As a homeowner, you hope never to encounter a fire on your property. Home fires are a common occurrence, taking place about every 93 seconds. Therefore, it is vital to prepare a fire safety plan, should the unexpected arise. Here are a few tips to ensure you and your family are ready in the event of a fire and have the proper insurance to cover the damage.
While it may seem like the obvious first step, installing fire detectors throughout the first level of your home is vital to your fire safety plan. Although most home fires start in the kitchen, they can truly occur in any room due to electricity shortages, candles, general accidents, and more. Installing fire detectors throughout your home, especially on the main level, will help provide early alerts to your local fire department. Be sure you conduct monthly battery checks on all fire detectors, and replace all units that are more than 10 years old.
You and your family must determine a clear and simple plan for evacuation in the case of a home fire. Select a meeting point that is easily accessible but away from the potential heat of a burning house. Ensure all family members understand that their only priority in the case of a fire is to get out of the home as quickly as possible and not return inside for any person or possession. If you have young children, communicate their exit strategy and practice this with them a few times. Communicate this plan regularly.
After confirming you have the proper fire detectors and evacuation plan, the next step is to identify and remove all possible fire hazards from your home. Consider all electronics that produce heat, including clothing irons, hair styling tools, portable heaters, and more. These should be stored away from highly flammable materials such as wood, and they should also remain unplugged when not in active use. Allow all furniture and possessions to maintain at least three feet of space from any heating element such as a stove, fireplace, or portable heater. If you are a smoker, it is never advised to smoke in your bedroom near highly flammable objects such as drapes and bed linens. Finally, use safety precautions when lighting candles and ensure they are always visible and never placed on flammable surfaces.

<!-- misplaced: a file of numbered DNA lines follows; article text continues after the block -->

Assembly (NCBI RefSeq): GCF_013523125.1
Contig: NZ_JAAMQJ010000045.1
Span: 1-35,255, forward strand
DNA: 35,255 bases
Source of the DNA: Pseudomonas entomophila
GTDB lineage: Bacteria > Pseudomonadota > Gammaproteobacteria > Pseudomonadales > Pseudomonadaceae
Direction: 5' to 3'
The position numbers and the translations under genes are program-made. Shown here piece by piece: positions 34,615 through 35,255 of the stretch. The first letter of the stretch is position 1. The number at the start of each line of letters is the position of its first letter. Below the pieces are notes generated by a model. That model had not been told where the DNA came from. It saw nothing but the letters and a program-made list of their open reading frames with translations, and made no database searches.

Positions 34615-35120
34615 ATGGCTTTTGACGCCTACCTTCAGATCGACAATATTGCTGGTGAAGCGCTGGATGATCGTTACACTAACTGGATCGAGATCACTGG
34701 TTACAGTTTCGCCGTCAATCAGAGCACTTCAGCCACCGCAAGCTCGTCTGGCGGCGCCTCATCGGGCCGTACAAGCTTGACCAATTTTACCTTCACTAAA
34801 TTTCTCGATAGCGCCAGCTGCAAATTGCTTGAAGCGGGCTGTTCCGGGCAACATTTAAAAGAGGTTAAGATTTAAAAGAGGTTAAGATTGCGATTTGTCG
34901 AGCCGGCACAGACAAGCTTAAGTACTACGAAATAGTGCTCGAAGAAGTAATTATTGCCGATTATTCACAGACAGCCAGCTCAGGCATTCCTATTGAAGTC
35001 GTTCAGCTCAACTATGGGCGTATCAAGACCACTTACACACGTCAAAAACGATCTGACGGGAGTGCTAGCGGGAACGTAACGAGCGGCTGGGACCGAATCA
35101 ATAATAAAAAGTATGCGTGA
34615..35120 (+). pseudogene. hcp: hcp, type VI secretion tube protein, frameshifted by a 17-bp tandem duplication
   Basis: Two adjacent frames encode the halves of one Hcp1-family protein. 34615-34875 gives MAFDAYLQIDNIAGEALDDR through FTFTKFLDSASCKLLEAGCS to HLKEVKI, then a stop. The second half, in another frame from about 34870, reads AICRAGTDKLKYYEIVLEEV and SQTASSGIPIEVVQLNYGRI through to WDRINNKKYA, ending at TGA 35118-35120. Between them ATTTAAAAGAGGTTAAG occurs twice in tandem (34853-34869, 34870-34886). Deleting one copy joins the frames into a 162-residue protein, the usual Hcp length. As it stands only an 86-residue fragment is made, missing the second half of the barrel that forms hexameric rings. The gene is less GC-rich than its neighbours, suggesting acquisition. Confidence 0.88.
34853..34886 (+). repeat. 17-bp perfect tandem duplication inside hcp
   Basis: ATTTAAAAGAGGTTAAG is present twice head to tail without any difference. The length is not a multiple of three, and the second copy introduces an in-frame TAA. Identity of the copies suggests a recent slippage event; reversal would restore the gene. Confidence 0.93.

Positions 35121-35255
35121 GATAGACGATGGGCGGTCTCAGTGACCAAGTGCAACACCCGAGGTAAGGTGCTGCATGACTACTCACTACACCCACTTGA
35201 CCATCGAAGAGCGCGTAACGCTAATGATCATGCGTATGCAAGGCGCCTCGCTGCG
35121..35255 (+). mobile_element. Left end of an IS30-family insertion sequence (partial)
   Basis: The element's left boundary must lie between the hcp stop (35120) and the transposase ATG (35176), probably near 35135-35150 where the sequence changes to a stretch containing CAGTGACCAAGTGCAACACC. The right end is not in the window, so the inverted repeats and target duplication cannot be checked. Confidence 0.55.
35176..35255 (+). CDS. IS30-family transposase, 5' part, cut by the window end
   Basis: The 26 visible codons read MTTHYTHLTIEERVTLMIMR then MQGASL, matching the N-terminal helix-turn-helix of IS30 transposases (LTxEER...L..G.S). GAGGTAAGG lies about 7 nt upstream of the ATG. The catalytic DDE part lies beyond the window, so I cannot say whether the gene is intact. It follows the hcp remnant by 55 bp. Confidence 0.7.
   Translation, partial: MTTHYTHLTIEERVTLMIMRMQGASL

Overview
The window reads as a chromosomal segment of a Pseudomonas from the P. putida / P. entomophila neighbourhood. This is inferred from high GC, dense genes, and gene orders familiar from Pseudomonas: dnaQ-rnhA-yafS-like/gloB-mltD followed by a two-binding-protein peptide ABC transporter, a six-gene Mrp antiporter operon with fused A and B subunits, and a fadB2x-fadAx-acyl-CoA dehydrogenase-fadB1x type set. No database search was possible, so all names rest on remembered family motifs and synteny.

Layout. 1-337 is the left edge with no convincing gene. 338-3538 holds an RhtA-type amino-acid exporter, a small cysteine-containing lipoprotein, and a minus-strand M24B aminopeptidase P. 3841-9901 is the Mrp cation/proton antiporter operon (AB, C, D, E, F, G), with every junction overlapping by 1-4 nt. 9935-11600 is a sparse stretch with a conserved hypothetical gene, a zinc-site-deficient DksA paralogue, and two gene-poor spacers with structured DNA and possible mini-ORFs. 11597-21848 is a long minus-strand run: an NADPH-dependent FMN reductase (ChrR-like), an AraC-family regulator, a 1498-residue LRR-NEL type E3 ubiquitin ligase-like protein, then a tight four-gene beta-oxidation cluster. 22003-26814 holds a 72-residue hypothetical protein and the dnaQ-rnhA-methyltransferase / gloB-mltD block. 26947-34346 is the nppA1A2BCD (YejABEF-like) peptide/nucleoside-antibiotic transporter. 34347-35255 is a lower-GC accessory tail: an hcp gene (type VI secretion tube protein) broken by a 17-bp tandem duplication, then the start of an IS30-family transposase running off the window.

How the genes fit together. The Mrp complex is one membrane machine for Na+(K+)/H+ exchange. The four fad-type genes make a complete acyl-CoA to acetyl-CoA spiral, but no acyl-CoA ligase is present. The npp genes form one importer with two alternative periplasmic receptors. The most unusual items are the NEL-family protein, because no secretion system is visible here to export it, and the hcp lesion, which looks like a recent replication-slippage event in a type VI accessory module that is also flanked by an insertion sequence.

Understanding how to react in the moment is the final step in any fire safety plan. As with your exit strategy, it is important to also plan your responses for while you are still within your home if it catches on fire. First, check the heat of a door with the back of your wrist. This area is highly sensitive, and if the fire behind a door is too hot, you will be able to determine this without causing serious nerve damage to your palms. This will also prevent you from entering a room that is filled with unbreathable air. Next, stay low to the ground to avoid breathing smoke. Heat rises, and the higher you are to the ceiling, the more difficult it will be to breathe with ease. The final response strategy is to know all possible exits, including windows or second-story escapes, and how you will get out if a door is too hot to touch. Collapsible ladders are an excellent item to keep stored in all second-story bedroom closets, and children should be educated on how to employ these in the case of an emergency.
In order to protect your valuables, you should conduct an annual inventory of all possessions and valuables. Using your insurance agent’s recommended appraiser, you can also determine the appropriate value of your home along with the cost to rebuild in the current market. If your home is not appraised at the value of homes today, you may find that your insurance policy will pay you less than the price to rebuild. This will leave you with large out-of-pocket expenses in order to rebuild your beloved home. Speak with your local insurance agent to determine both the appropriate home appraisal schedule and fire protection policy that is right for you.
Fire preparation and safety can make a vital difference for you and your family. The main priority is to ensure that each family member understands how to escape your home if it is burning and that they are not to re-enter for any reason. However, this may mean that many of your possessions and valuables could be permanently damaged. Your local insurance agent will be able to determine if your standard homeowners’ policy will cover these damages and also suggest additional coverage policies if needed to protect your possessions. Speak with your agent today about conducting a thorough inventory of your valuables and ensure your home is protected in the case of a fire.